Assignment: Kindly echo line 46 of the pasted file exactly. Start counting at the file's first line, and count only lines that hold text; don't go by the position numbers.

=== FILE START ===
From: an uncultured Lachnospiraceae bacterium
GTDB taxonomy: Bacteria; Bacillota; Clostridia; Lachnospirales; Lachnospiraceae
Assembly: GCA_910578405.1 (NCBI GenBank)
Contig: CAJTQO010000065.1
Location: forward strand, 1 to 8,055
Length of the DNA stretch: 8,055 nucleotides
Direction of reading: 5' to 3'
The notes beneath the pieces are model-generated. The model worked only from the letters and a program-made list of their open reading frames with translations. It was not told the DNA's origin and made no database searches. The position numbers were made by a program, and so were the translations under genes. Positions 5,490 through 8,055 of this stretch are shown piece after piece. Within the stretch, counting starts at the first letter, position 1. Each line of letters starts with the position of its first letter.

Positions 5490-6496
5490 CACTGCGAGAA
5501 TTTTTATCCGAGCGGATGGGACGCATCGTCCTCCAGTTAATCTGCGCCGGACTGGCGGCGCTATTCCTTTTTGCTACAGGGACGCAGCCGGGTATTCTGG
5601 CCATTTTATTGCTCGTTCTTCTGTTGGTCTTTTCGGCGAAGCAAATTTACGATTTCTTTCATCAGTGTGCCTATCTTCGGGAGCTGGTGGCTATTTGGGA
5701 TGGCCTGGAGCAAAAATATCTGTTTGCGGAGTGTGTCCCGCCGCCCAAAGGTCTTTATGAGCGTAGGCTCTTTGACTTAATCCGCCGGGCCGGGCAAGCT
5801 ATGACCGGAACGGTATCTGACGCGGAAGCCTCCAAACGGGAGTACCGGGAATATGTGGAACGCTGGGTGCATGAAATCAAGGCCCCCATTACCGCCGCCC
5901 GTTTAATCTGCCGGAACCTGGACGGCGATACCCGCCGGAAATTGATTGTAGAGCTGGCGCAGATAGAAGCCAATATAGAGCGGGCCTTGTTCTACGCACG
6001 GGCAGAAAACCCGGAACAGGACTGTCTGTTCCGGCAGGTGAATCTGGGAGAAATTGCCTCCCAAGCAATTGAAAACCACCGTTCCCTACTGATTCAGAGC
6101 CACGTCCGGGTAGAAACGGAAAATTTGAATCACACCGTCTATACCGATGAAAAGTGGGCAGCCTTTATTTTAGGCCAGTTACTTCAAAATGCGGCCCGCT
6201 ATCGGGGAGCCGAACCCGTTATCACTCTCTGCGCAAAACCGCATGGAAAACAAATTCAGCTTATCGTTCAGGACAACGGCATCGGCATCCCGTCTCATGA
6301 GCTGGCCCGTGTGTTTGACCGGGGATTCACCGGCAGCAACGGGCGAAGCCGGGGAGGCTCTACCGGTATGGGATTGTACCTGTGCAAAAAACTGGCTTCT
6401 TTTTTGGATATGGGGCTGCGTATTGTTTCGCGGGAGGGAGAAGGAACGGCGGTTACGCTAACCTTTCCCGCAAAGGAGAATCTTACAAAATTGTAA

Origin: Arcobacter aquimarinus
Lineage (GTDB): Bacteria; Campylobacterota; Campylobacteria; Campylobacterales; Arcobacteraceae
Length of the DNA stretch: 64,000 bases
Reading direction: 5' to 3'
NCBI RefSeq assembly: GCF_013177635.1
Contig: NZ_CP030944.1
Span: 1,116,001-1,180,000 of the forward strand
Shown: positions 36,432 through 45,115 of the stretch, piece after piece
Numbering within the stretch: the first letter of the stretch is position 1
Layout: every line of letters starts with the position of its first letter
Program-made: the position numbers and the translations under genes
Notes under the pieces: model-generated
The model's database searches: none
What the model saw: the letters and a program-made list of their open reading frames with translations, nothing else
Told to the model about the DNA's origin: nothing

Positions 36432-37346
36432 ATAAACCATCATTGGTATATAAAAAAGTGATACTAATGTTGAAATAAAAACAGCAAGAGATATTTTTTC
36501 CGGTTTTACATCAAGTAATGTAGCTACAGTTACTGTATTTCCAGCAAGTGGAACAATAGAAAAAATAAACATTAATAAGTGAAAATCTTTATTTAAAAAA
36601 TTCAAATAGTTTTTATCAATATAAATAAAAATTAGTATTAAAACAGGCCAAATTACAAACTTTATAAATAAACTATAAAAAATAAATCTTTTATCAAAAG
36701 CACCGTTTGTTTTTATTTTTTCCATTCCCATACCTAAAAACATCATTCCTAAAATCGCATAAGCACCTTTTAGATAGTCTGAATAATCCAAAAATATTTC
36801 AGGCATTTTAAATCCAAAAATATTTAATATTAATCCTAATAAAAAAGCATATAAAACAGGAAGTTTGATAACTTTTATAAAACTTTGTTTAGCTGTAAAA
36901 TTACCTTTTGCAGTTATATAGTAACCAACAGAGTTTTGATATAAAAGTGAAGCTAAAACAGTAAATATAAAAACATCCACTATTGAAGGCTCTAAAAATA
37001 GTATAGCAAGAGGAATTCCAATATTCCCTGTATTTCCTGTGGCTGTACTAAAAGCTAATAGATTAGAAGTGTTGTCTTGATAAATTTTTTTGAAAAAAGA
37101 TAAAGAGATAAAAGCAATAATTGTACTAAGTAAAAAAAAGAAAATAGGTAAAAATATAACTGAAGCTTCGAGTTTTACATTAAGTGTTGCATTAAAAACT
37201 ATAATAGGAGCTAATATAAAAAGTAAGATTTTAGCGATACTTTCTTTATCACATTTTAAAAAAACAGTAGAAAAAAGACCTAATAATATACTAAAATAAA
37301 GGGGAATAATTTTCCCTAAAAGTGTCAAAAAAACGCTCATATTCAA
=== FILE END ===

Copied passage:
37301 GGGGAATAATTTTCCCTAAAAGTGTCAAAAAAACGCTCATATTCAA